Search Results

You are looking at 1 - 1 of 1 items for

  • Author or Editor: Martin G. Scanlon x
Clear All Modify Search

The first goal of this study was to determine the packaging film O2 permeability required to maintain a steady-state O2 concentration of 3% in modified-atmosphere packaging (MAP) of minimally processed romaine lettuce (Lactuca sativa L.). The second goal of the study was to determine the extent to which MAP could preserve lettuce quality and consequently extend product shelf life. Oxygen consumption rates of commercially prepared lettuce samples were determined in a closed system for each of three atmospheres (3% O2 combined with either 6%, 10%, or 14% CO2). Enzymatic, quadratic, and linear mathematical models were compared to determine which best described the respiratory data. The linear model was the most suitable and was used to predict the O2 consumption rate of the minimally processed romaine lettuce under the desired package headspace gas concentrations. The predicted O2 consumption rate was used to calculate the necessary O2 permeability for the packaging film. Packages (21.6 × 25.4 cm) were constructed from a polypropylene-polyethylene-laminate film with the appropriate O2 permeability. Packaged samples were stored under three modified atmospheres (MAs) (3% O2 combined with either 6%, 10%, or 14% CO2) for 20 days, and headspace gas concentrations, lettuce appearance, and color were evaluated every other day. Growth of pectinolytic and lactic acid bacteria was also studied. The O2 consumption rate of the lettuce decreased with increasing CO2 levels. The O2 levels in the MA packages equilibrated at 7% to 11%. Compared to a control atmosphere of air, MAP delayed the development of tissue discoloration. Preliminary results indicated no effect of MAP on microbial growth. Of the three CO2 levels, 10% was slightly more effective than 6% and 14%. Critical choice of packaging permeabilities combined with MAP maintained the quality of minimally processed romaine lettuce and thereby increased shelf life by about 50%.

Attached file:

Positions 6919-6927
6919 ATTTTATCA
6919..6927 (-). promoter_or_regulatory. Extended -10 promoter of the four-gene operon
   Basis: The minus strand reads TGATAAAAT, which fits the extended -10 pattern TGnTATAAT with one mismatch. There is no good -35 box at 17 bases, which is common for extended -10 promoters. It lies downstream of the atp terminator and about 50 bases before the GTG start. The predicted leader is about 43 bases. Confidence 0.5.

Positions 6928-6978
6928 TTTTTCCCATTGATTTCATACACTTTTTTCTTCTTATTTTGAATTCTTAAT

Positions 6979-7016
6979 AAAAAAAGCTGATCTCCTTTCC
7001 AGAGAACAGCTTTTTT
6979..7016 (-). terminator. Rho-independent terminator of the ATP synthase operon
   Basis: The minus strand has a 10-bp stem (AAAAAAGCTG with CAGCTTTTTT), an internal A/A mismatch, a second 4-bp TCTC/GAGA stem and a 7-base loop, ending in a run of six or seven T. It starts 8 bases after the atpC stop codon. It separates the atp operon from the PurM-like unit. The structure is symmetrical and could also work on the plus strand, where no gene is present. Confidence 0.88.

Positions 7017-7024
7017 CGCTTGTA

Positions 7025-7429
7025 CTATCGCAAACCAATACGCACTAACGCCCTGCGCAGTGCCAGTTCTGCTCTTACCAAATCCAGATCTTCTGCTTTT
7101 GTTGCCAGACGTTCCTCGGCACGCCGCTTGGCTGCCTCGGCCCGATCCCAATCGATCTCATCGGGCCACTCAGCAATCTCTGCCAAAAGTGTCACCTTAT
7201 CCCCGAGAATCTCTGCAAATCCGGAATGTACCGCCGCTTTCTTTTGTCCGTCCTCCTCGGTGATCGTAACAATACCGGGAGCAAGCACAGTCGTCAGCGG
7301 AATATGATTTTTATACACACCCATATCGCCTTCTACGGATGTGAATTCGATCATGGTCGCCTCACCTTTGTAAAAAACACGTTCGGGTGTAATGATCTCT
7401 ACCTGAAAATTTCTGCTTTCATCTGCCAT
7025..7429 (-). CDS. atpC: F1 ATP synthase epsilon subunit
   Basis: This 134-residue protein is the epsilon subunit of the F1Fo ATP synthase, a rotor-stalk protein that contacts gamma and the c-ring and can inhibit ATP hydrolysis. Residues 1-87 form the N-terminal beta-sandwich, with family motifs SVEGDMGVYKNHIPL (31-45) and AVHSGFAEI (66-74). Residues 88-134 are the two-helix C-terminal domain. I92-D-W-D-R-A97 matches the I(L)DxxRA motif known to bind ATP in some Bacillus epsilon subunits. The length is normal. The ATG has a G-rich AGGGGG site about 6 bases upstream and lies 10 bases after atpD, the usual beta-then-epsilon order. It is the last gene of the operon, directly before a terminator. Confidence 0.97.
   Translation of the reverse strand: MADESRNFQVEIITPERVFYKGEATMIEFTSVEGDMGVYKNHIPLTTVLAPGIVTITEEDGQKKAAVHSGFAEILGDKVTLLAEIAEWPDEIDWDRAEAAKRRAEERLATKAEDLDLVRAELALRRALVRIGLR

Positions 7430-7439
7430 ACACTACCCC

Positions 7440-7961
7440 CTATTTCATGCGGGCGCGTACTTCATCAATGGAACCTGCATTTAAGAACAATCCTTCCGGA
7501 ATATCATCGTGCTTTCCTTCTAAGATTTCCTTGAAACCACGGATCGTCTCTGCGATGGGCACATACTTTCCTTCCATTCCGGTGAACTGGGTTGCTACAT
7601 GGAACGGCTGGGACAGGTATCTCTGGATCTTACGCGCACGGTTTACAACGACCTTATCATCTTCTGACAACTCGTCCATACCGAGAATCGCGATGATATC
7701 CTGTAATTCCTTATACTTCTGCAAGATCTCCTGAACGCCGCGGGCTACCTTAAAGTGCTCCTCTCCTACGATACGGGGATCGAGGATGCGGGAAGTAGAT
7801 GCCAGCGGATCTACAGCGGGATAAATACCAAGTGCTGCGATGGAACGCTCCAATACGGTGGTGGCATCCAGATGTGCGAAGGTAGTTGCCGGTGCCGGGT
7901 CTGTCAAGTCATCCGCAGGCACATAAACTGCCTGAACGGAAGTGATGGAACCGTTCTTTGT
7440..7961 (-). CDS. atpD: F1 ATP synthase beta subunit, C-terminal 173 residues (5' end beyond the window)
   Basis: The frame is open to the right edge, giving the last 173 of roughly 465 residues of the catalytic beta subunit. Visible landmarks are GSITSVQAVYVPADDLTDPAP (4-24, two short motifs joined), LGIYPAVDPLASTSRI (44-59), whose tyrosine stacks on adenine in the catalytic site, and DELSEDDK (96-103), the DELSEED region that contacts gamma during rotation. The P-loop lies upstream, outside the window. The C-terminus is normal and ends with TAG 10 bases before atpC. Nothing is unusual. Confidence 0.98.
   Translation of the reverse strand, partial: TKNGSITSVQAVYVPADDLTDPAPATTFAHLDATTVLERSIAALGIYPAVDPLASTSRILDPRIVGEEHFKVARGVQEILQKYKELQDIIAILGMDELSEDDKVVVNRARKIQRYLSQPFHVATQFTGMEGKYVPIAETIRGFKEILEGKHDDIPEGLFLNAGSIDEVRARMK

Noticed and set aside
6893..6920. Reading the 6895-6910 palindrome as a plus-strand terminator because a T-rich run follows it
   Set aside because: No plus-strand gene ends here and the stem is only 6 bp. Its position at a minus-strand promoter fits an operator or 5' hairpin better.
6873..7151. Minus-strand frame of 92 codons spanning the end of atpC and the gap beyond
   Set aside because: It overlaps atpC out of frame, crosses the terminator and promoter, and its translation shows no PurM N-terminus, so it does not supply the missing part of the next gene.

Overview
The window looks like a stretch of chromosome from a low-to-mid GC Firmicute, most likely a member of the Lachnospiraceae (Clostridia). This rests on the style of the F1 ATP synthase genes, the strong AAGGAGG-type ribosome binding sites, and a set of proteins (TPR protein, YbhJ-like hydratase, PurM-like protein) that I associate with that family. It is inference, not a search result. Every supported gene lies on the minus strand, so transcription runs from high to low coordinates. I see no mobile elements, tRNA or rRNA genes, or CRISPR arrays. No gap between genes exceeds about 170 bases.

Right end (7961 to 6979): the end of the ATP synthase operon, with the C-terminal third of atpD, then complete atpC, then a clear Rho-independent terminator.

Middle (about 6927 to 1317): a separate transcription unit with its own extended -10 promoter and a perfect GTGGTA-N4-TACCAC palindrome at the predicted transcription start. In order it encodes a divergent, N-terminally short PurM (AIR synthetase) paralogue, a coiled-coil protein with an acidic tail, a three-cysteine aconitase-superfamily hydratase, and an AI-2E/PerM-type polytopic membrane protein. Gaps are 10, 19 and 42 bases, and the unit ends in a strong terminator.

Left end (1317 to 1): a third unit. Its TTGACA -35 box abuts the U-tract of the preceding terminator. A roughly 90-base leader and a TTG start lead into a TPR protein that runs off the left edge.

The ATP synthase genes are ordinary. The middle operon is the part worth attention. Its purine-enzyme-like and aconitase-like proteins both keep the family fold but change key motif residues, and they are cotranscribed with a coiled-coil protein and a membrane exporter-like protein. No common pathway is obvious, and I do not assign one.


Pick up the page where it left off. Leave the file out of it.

Free access